Cuomo is pushing in the right direction towards decriminalization. We are clogging up our courts and jails with non-violent offenders and spending millions to prosecute people for a victimless crime. I would like to see Governor Cuomo use his pardon in clemency, authority to pardon some of those in New York State prisons under New Yorks draconian Rockefeller drug laws.
CJ: How awesome would it be if Eliot Spitzer runs for Mayor as well?
KD: (laughs) God, I'd love it. It's his hypocrisy that galls me. As attorney general and Governor he pushed for harsher penalties for johns utilizing call girls while he himself often booked two appointments a week with my escort service. I know at least four other New York-based online services he used. His appetite was voracious but he habitually got too rough with the girls and I had to blackball him. Then he started trying to book appointments with girls under a new fake name. It was pathetic.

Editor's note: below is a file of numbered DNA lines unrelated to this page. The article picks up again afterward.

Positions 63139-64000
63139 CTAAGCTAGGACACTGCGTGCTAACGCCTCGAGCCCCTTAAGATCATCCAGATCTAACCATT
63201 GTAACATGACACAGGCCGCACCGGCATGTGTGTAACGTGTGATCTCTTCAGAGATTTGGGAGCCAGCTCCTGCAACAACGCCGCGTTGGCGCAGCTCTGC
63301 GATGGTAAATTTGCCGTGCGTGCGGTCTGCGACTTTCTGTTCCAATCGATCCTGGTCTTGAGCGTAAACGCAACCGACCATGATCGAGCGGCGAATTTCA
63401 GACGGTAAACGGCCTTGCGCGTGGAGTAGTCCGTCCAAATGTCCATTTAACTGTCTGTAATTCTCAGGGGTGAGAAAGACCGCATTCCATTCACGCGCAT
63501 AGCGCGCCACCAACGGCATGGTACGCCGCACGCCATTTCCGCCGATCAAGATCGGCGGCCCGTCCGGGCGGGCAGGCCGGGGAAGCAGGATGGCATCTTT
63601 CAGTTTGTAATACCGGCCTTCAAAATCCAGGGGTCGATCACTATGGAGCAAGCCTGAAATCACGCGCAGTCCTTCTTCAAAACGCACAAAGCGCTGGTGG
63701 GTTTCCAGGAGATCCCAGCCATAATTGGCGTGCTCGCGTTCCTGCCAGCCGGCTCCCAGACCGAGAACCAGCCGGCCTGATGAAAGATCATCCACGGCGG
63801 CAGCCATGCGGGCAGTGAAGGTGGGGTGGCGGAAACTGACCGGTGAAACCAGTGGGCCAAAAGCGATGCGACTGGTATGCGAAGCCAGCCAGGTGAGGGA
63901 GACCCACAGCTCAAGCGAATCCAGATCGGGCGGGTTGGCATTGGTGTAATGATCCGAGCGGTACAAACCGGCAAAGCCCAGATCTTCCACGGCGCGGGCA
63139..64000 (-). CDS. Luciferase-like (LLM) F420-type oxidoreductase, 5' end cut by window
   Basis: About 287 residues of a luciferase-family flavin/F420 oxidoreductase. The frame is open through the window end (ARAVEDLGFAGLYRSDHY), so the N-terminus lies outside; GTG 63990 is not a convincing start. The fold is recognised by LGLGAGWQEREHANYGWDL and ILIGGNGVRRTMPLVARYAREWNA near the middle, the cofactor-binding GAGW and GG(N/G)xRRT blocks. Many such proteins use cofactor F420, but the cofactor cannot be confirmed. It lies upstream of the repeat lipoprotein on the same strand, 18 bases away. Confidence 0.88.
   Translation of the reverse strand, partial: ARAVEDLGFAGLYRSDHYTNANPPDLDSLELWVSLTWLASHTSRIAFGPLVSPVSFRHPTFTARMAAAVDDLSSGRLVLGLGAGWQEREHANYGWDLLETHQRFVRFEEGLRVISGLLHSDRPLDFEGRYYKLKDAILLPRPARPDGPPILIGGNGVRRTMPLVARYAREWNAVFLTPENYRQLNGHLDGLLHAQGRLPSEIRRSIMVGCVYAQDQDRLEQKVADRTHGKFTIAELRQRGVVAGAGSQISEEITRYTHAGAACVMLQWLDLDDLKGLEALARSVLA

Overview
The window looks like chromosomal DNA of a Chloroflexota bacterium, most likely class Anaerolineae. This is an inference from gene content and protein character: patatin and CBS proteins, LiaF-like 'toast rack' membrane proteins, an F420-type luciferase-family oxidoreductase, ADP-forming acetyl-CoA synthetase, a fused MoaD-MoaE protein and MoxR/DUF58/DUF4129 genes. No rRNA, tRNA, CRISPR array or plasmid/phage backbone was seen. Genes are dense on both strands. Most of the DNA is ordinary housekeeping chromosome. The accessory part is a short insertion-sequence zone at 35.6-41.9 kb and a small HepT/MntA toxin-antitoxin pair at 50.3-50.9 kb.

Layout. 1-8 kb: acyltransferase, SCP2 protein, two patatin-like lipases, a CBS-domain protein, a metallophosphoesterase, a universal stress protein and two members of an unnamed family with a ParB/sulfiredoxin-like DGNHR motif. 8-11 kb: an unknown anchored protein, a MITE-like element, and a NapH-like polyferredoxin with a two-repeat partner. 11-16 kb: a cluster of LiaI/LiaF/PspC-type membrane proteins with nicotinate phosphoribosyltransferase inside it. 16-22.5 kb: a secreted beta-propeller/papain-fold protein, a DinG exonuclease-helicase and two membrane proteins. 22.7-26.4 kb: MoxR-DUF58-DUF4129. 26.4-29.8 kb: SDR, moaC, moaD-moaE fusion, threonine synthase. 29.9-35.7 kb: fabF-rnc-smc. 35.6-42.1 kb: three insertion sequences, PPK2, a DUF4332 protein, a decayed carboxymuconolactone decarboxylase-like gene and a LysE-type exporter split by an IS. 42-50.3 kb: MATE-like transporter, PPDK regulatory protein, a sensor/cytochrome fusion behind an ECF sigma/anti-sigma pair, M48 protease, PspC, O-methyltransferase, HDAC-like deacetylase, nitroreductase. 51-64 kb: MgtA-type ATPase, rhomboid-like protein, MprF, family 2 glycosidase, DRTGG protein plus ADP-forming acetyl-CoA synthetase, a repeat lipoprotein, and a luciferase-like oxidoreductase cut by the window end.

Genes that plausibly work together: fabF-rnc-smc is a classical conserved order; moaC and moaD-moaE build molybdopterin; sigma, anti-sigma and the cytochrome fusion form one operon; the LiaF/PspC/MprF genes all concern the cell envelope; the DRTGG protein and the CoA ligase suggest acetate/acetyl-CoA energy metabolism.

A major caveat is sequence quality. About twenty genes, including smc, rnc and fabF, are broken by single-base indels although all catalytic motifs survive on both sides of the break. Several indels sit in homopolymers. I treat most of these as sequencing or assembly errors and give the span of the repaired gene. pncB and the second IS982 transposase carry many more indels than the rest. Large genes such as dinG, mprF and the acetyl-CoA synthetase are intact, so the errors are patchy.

CJ: Do you think you can qualify for public financing?
KD: I have to hope that those who follow me on Facebook and Twitter will contribute by going to my campaign website and using their credit card. So if you are reading this, go to www.davis2013.com and do it now!
CJ: Will your advocacy of prostitution be part of the campaign?